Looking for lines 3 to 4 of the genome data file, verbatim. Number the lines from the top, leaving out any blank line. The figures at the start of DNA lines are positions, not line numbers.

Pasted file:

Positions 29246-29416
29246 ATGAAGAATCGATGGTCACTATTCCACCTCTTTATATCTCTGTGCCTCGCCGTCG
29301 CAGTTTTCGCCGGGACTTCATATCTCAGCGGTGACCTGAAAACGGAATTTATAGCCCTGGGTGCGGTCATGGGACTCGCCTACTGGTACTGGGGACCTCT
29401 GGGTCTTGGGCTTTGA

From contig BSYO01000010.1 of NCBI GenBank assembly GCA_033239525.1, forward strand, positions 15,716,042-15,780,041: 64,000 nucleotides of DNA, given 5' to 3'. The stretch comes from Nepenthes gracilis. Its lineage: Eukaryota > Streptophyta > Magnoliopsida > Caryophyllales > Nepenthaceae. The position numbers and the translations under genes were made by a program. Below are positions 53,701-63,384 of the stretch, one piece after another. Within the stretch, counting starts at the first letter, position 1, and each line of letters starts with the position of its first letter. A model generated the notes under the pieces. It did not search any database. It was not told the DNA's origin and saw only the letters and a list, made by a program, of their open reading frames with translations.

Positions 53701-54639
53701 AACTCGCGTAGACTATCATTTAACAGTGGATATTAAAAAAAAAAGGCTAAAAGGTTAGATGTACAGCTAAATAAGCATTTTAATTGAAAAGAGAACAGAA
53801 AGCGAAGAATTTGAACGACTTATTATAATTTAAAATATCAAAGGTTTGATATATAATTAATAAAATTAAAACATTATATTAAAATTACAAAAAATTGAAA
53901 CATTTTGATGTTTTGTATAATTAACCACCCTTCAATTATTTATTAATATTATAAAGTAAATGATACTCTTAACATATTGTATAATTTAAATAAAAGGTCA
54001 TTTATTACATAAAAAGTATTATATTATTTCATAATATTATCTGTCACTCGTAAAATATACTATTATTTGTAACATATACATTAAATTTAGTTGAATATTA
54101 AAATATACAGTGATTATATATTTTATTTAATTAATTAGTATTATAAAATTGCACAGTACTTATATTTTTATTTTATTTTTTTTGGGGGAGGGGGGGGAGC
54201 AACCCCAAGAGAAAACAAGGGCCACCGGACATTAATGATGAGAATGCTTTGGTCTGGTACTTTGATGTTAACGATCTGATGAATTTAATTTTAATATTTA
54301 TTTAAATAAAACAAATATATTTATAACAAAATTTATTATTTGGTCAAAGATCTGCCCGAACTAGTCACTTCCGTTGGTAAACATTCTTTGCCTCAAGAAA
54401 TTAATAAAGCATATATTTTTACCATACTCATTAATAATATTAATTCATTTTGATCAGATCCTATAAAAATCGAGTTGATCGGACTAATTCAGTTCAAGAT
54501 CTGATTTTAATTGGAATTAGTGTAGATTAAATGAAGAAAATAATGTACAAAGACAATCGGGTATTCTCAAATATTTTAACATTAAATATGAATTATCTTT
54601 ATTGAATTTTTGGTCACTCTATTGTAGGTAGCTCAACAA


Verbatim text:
29301 CAGTTTTCGCCGGGACTTCATATCTCAGCGGTGACCTGAAAACGGAATTTATAGCCCTGGGTGCGGTCATGGGACTCGCCTACTGGTACTGGGGACCTCT
29401 GGGTCTTGGGCTTTGA